Learning how to lean
Quaker leaders in previous generations wrote "journals" as personal
accounts of their lives and ministry. Often these journals begin with
accounts of conversion experiences (usually referred to as "convincement"
among Friends) or of early struggles to discover and hear God's calling
inviting them into deeper levels of faithfulness & work for the Lord.
Often these struggles involved a great deal of spiritual turmoil.
me, being a Friend takes an enormous leap of faith, a willingness to let go of
one's own fears and agendas and to lean utterly on God. There are many barriers to making this
kind of whole-hearted commitment to live one's life faithfully in God. Some struggle with a deep sense of
unworthiness. Others are trapped
in addictions. Still others feel
arrogant and self-sufficient in their own powers and capacity to "make it" on
spiritual challenges for men.
I find it fascinating that even though men have tended to dominate the
leadership of most faith communities over the centuries, the members of many
churches have been disproportionately female. This is no accident. It is
my experience that men's upbringing provides significant barriers to a close
relationship with God. Modern middle and upper class white men in the
U.S. are taught to be strong, independent, intellectually sharp, "in
charge", and to avoid vulnerability and emotionality. This seems to
me to be in direct contradiction to the call to lean on God and turn over one's
life to the One at the heart of all. I like to refer to this
counter-intuitive imperative for men as "holy dependency".
late Christian psychiatrist, Jerry May,
under whom I studied at the Shalem
Institute for Spiritual Formation, described this process best in his book,
and Spirit. The book describes in detail two sharply contrasting
ways of living and relating to God that May labels "willingness"
versus "willfulness". As a white male heterosexual upper middle
class male who was the son and grandson of highly competent and overly 'in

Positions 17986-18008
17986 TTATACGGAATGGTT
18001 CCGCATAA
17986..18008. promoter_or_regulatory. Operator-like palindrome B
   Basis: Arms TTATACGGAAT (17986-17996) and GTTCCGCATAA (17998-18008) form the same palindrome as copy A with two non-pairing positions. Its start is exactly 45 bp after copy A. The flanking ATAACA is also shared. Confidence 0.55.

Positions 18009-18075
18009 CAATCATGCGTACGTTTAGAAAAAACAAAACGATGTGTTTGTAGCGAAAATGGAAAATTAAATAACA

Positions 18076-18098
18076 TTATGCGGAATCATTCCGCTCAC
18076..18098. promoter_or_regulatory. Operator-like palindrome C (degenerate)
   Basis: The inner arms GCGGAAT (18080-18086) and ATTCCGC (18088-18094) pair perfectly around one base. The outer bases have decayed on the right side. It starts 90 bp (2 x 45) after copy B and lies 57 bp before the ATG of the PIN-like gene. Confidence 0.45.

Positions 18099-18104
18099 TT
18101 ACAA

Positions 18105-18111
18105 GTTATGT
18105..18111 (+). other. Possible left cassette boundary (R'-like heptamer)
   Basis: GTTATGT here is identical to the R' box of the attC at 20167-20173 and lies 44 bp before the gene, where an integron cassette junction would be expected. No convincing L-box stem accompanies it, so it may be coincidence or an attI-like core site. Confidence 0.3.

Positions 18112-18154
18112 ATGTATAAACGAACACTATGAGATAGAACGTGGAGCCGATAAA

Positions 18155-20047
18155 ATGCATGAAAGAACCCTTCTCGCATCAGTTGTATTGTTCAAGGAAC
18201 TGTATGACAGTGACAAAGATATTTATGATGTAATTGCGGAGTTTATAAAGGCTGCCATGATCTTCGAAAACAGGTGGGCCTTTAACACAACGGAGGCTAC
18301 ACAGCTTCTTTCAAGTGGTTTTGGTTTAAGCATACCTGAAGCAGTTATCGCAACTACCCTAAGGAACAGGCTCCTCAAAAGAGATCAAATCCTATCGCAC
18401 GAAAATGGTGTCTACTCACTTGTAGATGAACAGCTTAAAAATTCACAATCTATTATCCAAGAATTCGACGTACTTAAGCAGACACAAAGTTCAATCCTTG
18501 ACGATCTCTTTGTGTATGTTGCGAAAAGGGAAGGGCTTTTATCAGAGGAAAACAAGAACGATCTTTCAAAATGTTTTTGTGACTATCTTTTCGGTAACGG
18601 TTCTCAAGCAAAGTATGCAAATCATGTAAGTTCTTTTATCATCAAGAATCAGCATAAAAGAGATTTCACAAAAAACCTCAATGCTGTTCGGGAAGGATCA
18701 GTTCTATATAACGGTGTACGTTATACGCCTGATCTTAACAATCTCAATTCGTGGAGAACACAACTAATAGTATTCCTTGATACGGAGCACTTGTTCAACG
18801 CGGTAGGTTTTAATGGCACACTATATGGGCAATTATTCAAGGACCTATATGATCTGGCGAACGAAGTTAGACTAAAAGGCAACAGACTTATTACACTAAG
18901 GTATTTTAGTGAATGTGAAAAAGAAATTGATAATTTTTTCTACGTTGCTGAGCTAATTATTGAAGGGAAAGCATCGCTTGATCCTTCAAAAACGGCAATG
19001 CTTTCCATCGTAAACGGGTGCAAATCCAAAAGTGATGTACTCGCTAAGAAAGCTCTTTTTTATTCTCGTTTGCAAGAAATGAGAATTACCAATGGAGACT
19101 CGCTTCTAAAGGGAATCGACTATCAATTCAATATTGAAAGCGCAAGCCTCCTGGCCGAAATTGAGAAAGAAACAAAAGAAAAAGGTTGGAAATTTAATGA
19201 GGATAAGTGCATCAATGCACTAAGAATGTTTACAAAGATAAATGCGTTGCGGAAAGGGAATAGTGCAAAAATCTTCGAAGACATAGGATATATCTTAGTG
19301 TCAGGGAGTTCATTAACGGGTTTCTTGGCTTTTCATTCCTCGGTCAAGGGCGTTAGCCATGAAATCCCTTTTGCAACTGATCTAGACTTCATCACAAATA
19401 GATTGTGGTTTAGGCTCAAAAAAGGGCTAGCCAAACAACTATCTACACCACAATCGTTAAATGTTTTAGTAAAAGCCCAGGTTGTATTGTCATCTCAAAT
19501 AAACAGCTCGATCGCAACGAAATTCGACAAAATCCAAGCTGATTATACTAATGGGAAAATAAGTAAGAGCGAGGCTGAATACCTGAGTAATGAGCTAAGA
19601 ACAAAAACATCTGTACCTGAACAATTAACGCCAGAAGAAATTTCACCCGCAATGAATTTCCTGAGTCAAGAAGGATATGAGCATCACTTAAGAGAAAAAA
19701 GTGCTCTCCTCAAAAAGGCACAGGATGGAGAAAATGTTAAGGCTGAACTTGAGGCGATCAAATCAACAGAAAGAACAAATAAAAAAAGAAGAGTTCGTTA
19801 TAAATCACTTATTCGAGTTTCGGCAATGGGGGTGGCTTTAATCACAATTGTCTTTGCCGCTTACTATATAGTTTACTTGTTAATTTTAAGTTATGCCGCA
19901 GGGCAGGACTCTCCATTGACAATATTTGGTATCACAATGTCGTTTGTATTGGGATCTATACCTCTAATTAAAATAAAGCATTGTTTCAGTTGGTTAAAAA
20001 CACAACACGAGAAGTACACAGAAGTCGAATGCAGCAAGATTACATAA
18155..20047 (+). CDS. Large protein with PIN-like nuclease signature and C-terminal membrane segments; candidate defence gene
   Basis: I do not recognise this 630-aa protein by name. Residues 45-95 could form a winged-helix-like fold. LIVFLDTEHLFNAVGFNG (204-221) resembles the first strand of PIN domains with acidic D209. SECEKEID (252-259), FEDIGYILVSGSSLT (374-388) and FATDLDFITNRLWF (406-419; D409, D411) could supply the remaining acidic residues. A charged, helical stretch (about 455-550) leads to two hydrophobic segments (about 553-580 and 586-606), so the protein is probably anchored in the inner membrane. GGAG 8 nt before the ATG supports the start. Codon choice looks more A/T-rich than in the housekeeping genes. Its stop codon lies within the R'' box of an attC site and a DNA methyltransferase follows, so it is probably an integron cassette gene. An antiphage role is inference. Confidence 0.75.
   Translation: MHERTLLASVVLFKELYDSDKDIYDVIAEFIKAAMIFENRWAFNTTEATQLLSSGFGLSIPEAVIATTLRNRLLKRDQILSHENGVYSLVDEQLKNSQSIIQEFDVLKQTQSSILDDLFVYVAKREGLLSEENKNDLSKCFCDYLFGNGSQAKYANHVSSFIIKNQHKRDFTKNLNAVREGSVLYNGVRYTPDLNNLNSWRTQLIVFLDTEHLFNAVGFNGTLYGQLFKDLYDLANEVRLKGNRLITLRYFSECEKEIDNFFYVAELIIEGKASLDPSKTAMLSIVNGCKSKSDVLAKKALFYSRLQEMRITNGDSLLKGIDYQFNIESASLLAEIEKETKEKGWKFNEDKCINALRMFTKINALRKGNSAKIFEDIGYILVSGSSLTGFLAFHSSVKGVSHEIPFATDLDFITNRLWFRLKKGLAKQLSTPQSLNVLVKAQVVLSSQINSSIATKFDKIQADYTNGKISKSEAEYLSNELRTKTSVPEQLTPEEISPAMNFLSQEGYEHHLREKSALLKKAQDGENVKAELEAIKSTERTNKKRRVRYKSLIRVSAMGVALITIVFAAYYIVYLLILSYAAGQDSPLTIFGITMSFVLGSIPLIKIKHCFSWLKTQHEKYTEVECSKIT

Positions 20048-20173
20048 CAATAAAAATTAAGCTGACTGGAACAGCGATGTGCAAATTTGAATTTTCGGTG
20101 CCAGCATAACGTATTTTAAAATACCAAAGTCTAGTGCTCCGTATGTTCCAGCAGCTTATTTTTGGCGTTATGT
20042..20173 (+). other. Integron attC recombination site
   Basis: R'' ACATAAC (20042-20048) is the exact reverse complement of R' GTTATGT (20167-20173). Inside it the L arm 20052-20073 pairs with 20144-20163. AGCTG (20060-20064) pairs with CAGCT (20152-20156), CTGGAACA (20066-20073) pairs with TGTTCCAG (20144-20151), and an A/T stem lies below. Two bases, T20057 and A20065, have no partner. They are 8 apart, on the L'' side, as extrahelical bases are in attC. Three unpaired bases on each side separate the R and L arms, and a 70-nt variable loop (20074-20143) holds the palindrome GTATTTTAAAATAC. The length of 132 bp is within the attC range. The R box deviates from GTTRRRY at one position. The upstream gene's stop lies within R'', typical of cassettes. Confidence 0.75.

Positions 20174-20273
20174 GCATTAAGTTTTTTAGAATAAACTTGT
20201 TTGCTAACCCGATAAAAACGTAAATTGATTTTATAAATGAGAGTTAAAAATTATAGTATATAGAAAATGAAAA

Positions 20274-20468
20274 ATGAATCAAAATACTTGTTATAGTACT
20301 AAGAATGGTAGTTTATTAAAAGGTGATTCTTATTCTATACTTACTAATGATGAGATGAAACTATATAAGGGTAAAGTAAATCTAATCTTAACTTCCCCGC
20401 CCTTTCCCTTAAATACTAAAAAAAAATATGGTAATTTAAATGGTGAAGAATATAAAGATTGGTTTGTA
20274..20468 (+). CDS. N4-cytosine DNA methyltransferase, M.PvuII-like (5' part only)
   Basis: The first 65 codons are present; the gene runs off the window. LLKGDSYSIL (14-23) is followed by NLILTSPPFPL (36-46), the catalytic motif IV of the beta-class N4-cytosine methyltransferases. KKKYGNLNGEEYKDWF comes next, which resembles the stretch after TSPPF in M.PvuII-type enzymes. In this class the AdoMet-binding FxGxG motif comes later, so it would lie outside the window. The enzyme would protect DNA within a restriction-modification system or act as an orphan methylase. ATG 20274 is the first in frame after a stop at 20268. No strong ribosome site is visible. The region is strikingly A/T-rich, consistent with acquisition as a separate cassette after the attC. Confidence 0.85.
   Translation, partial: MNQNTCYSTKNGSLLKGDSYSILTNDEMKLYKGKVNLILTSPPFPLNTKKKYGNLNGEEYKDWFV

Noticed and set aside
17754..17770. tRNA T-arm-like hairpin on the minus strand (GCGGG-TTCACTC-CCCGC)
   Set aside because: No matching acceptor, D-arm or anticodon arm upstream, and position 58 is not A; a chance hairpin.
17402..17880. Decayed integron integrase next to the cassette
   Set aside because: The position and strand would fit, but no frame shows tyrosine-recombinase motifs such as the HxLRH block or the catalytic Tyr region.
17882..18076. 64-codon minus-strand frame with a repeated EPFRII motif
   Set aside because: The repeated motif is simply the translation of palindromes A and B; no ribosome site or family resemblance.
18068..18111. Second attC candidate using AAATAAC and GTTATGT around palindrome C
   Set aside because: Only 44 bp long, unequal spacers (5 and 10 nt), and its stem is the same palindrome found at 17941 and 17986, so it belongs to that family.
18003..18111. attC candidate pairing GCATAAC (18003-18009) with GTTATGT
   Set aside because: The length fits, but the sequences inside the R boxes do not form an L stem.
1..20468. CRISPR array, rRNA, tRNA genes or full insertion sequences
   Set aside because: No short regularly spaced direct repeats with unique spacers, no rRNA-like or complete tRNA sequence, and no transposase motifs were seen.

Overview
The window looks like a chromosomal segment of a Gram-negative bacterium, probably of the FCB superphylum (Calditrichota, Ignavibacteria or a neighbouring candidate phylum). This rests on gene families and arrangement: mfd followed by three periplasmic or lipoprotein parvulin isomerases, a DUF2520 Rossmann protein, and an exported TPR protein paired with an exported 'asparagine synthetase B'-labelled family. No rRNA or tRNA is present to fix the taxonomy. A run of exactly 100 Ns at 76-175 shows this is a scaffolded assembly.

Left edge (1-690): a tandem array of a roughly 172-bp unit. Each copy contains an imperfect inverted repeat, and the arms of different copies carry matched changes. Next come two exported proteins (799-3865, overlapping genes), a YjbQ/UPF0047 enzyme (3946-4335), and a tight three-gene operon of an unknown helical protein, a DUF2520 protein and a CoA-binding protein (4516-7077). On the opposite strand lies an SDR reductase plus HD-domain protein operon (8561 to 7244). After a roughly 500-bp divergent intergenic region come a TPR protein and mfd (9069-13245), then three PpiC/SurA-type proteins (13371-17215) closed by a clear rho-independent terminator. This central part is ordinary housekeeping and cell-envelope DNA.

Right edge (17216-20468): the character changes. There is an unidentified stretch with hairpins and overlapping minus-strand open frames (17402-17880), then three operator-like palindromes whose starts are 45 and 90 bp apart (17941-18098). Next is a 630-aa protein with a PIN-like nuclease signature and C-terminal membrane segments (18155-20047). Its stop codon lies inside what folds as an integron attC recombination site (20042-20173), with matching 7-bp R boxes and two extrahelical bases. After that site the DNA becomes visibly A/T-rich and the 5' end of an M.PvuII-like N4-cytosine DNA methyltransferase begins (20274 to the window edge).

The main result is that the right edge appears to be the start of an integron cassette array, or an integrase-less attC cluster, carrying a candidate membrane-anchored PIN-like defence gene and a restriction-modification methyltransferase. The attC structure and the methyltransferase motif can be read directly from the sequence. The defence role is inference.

charge" New Englanders, I have had a life-long challenge trying to learn
the path of holy dependency and open-hearted willingness in relationship to
was invited in 2005 to give a plenary lecture at FGC Annual Gathering in
Amherst MA. The topic I chose was Throwing Open the Doors to My Heart.
wrote a paper for the two year "spiritual directors" training program
I took at the Shalem Institute on men's struggles to be vulnerable. This
paper was later published in the Journal of Christian Healing as "Healing
the Male Heart: The Beatitudes as Radical Model for Masculinity".
the Male Spirit.pdf
dealt with this topic in more detail at a talk I gave at Ohio Yearly Meeting sessions held
in Barnesville in 2009. Although the main topic of the talk was
"Experiencing God's Love through Health Changes", I felt called to
speak as well about the barriers I have felt as a man to a life of willingness
and inward trust towards God.
I have been involved in "men's work" since 1969. I was part of
a Movement for New Society
collective called Men Against Patriarchy in the 1970's. We led antisexism
workshops for men in the Philadelphia area. As part of this group I
co-authored with George Lakey and others a manifesto entitled "Understanding
and Fighting Sexism: A Call to Men", which was later reprinted in a
larger collection called "Off Our Backs & Onto Our Own Two Feet".
co-led the annual gathering of Quakers in
Pastoral Care & Counseling (QPCC) in 2001 with Jesse Paledofsky, Worth
Hartman & Ben Tousley on the subject of "Ministering to the Male